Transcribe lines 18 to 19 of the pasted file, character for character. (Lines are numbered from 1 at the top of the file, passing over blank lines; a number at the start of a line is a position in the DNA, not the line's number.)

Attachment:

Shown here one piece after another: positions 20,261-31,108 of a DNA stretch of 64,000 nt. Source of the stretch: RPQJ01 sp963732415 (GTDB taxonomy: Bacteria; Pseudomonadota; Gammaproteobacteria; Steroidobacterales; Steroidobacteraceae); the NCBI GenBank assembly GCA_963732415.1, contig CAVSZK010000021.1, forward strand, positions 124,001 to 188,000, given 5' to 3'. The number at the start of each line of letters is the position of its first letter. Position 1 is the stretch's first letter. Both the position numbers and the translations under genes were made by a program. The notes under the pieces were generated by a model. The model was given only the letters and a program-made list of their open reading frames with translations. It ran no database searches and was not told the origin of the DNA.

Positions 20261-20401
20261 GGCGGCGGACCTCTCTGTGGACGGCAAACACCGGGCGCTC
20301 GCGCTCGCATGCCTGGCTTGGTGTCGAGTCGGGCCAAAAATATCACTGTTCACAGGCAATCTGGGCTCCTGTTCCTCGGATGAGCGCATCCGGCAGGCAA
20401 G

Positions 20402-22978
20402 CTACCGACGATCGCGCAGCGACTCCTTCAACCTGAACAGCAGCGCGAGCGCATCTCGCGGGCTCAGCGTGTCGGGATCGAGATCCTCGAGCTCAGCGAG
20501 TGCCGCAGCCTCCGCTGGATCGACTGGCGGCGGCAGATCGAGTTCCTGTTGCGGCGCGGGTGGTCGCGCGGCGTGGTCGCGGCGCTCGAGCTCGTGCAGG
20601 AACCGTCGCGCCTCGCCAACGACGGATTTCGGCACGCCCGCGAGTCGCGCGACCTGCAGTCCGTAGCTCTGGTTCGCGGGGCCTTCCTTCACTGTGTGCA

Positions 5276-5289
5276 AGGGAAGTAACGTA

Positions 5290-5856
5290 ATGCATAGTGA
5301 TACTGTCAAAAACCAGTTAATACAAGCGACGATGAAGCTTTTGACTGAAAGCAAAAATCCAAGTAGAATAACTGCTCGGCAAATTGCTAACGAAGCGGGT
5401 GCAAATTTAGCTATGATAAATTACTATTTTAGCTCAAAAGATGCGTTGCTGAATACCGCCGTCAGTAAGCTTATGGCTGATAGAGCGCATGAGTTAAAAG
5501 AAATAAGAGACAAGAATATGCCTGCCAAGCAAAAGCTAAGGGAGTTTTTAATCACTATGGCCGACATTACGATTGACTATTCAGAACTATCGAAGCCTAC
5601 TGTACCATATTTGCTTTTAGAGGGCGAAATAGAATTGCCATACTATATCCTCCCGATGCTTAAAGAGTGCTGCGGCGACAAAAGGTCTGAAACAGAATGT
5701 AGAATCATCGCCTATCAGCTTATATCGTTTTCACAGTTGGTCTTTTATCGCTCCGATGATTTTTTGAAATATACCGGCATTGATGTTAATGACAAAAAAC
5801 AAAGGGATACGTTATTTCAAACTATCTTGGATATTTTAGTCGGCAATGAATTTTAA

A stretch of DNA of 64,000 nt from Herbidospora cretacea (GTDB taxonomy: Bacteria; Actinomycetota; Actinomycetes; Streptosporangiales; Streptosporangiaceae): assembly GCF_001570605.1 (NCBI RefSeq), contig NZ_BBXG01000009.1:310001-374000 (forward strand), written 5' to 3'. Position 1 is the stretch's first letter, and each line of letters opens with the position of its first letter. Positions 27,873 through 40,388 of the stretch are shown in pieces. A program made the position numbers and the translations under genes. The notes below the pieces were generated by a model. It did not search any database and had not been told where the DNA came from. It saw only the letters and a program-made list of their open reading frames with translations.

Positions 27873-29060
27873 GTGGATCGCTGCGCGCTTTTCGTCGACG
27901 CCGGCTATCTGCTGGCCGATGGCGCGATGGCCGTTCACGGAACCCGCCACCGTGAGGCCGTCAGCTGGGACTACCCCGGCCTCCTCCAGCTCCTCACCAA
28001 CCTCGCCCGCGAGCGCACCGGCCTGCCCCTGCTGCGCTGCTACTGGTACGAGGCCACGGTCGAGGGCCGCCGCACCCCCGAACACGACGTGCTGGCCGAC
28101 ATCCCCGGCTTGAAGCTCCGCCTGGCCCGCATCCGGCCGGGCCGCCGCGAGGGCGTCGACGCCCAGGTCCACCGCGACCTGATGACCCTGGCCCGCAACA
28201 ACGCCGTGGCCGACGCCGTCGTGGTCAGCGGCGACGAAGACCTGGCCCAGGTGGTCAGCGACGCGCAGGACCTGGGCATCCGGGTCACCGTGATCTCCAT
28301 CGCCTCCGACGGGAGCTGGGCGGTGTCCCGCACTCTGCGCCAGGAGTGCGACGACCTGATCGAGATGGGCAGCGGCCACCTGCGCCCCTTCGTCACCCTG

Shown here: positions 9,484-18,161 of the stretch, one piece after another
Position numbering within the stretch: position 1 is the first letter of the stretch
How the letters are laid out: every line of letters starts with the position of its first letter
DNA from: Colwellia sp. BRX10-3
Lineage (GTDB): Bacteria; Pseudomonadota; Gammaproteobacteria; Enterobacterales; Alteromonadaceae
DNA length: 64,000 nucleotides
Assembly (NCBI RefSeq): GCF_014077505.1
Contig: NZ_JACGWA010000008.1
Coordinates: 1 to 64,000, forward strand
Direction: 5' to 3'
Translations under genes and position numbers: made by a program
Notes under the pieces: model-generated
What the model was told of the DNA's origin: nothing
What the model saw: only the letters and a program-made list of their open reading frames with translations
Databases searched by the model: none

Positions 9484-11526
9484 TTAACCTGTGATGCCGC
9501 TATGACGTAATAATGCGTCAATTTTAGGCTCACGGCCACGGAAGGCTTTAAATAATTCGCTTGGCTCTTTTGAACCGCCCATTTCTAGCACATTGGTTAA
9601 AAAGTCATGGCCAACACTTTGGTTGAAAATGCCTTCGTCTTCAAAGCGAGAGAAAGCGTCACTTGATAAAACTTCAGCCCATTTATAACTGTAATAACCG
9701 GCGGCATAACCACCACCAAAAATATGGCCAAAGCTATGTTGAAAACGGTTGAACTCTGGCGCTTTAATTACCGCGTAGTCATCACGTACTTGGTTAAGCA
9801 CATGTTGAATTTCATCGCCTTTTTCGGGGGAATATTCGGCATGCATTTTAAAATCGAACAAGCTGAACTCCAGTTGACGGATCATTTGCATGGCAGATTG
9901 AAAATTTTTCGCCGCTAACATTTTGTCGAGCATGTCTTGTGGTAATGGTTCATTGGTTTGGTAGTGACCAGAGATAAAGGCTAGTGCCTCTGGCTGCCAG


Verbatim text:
5701 AGAATCATCGCCTATCAGCTTATATCGTTTTCACAGTTGGTCTTTTATCGCTCCGATGATTTTTTGAAATATACCGGCATTGATGTTAATGACAAAAAAC
5801 AAAGGGATACGTTATTTCAAACTATCTTGGATATTTTAGTCGGCAATGAATTTTAA